This eatery joins the growing roster of Midwestern culinary gems. The food is a blend of what its team grew up eating, from fried catfish to lavender panna cotta, paired with a rotating global list. What’s currently exciting Ivanov? Wines from Portugal, Australia and Austria.
Riot Dish: “Probably the Pork Belly. We have had a rendition of a pork belly dish on the menu since day one. Whenever it comes off and a new version is working guests are constantly asking when it is coming back. The latest version includes kimchi fried rice and green onion aioli. We have a lot of very talented farmers churning out great hogs.”
Q&A with chef/owner Matthew Daughaday & Beverage Director Andrey Ivanov
By Ari Bendersky
When Reeds first opened, you had recommended pairings for every dish. You moved away from that. Why?
Andrey Ivanov: You have to be fluid. If someone is a beer drinker, trying to force a high-acid white wine isn’t our idea of hospitality. We want to give our team a range of things and let them feel out what works. We even have an extensive selection of non-alcoholic drinks — shrubs, aguas frescas, grape juice made from wine grapes — because not everyone drinks.
Reeds is a reflection of how you all grew up. How does that translate into the food and beverage offerings?
Matthew Daughaday: I grew up just down the road and we ate dinner at home every night. The menu is executed on a very high level, but reads like your dinner table as a kid. We want to take away the fear and intimidation factor that some diners get when they eat out and can’t pronounce the ingredients.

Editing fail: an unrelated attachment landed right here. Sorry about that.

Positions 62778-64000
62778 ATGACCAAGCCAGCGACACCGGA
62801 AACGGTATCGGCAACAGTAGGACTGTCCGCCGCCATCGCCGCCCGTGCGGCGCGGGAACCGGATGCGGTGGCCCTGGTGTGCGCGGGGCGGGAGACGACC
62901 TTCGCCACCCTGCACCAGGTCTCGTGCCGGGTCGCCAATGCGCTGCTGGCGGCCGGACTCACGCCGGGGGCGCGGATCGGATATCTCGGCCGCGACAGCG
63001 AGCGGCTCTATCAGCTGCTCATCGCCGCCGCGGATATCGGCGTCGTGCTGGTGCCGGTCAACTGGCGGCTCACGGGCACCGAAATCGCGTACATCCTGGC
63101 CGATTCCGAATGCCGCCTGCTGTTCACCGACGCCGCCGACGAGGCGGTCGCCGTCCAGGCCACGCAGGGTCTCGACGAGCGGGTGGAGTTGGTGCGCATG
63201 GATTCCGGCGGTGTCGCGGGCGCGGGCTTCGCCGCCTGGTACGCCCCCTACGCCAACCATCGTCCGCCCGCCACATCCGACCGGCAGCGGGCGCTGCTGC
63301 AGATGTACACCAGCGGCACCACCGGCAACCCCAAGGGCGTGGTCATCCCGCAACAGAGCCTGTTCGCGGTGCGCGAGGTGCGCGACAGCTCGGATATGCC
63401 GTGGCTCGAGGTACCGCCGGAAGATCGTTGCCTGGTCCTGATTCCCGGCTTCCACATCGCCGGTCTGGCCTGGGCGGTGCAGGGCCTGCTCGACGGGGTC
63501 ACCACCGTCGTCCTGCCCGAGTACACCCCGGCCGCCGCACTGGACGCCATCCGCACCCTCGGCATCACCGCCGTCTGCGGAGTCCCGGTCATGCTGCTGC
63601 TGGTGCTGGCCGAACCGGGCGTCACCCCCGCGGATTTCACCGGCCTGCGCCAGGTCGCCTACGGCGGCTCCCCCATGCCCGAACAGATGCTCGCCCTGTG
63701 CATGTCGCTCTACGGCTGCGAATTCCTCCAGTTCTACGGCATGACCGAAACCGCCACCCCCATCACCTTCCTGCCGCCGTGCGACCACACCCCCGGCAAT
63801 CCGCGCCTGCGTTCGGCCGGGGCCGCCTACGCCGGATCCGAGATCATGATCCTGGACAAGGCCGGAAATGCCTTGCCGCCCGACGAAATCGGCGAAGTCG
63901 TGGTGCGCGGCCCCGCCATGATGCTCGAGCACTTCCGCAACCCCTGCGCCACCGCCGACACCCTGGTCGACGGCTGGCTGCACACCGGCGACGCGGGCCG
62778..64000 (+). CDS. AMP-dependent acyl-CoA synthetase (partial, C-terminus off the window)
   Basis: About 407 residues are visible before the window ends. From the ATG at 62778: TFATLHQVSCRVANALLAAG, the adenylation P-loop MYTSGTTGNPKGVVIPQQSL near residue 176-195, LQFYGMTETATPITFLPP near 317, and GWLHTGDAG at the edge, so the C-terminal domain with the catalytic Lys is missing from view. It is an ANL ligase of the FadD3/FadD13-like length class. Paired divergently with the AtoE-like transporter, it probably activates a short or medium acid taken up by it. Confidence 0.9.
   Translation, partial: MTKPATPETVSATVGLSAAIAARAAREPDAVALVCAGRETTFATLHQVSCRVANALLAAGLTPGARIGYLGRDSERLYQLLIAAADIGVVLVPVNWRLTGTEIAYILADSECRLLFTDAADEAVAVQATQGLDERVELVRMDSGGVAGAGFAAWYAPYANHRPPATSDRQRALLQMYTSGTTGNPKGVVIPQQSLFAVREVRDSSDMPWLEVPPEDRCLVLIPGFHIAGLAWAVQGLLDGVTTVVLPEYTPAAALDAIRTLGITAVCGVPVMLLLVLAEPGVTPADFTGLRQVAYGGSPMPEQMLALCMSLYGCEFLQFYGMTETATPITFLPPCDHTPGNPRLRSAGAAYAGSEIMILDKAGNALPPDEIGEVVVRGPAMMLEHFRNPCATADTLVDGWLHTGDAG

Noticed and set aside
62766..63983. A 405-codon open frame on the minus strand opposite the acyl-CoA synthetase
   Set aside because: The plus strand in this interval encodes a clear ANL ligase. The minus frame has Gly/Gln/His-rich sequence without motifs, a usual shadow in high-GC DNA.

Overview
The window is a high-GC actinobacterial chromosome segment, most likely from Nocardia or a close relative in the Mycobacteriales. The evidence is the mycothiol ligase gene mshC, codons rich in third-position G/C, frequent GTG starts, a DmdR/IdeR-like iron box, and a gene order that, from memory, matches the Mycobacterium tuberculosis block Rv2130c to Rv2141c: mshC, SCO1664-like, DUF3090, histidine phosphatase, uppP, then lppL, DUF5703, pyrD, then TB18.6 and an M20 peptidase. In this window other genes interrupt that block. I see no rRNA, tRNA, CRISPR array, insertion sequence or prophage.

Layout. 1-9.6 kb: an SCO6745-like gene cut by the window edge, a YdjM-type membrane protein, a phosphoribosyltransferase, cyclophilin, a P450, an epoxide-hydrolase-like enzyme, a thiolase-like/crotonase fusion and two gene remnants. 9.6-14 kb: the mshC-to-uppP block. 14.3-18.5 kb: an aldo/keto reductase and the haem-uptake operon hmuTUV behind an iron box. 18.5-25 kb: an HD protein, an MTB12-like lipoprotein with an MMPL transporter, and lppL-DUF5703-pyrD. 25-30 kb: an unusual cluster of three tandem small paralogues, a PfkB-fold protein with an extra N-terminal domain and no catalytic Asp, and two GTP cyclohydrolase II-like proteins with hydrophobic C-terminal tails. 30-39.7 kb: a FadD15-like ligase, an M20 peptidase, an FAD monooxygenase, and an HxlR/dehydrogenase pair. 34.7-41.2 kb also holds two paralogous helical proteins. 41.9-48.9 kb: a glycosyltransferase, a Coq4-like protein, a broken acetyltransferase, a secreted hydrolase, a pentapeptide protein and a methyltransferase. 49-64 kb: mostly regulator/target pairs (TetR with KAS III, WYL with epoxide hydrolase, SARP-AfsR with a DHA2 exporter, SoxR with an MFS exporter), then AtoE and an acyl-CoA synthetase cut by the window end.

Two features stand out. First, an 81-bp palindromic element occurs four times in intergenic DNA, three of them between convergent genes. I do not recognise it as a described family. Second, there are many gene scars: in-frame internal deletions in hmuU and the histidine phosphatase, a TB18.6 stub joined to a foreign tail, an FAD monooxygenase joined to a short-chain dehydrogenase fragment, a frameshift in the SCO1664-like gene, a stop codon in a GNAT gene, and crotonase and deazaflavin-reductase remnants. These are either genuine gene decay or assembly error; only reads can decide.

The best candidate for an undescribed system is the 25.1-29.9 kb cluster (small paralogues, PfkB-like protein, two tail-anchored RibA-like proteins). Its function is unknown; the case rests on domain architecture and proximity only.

AI: I moved here from Siberia when I was seven, and something I try to bring to the table is having been to a lot of places and tasted a lot of cool local specialties. Our list has Belgian beer, Sherry and vermouth from Spain, even mineral water from Georgia that I grew up drinking.
Matt, would you say you have a signature dish that takes you back to your childhood?
MD: The bacon fat fried cornbread. My dad always made cornbread and chili every winter and my favorite part was the next day taking leftover cornbread on the griddle and putting honey on it. It’s one of my favorite memories.
Andrey, what was your method for creating the wine list for Reed’s?
AI: I’m a firm believer in the principle of liquidity. Wine is to be sold and not showcased. And we do everything in retail, too. We try to build a relationship with guests that goes beyond dining. People get excited to have you help them with their cellar at home or when they’re having a dinner party. It makes it easier for us to be a one-stop shop for people.
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New restaurants always excite us, whether helmed by emerging chefs or dynamic ventures by well-known names. These spots have all opened since the beginning of 2015 and we can’t wait to see how they continue to influence the national scene.